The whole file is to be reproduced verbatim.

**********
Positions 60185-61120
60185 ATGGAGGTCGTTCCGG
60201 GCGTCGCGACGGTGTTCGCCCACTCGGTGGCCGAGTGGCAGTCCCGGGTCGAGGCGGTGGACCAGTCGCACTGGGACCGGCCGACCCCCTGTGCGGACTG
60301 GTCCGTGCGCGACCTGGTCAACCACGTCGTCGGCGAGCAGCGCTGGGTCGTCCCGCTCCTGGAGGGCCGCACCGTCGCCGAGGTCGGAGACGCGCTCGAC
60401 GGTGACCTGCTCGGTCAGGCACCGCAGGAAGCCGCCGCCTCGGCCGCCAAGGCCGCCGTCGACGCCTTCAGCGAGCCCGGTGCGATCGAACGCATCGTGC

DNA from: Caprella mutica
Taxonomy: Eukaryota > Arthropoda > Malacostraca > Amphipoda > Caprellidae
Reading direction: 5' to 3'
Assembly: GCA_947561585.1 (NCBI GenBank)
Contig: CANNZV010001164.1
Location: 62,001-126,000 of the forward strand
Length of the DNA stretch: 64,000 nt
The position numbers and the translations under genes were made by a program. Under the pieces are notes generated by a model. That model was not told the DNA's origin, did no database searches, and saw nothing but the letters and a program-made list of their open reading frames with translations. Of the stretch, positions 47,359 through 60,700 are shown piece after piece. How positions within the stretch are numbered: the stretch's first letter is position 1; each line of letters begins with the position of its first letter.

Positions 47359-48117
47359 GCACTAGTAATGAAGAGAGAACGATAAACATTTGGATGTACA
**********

Positions 60185-61120
60185 ATGGAGGTCGTTCCGG
60201 GCGTCGCGACGGTGTTCGCCCACTCGGTGGCCGAGTGGCAGTCCCGGGTCGAGGCGGTGGACCAGTCGCACTGGGACCGGCCGACCCCCTGTGCGGACTG
60301 GTCCGTGCGCGACCTGGTCAACCACGTCGTCGGCGAGCAGCGCTGGGTCGTCCCGCTCCTGGAGGGCCGCACCGTCGCCGAGGTCGGAGACGCGCTCGAC
60401 GGTGACCTGCTCGGTCAGGCACCGCAGGAAGCCGCCGCCTCGGCCGCCAAGGCCGCCGTCGACGCCTTCAGCGAGCCCGGTGCGATCGAACGCATCGTGC

DNA from: Caprella mutica
Taxonomy: Eukaryota > Arthropoda > Malacostraca > Amphipoda > Caprellidae
Reading direction: 5' to 3'
Assembly: GCA_947561585.1 (NCBI GenBank)
Contig: CANNZV010001164.1
Location: 62,001-126,000 of the forward strand
Length of the DNA stretch: 64,000 nt
The position numbers and the translations under genes were made by a program. Under the pieces are notes generated by a model. That model was not told the DNA's origin, did no database searches, and saw nothing but the letters and a program-made list of their open reading frames with translations. Of the stretch, positions 47,359 through 60,700 are shown piece after piece. How positions within the stretch are numbered: the stretch's first letter is position 1; each line of letters begins with the position of its first letter.

Positions 47359-48117
47359 GCACTAGTAATGAAGAGAGAACGATAAACATTTGGATGTACA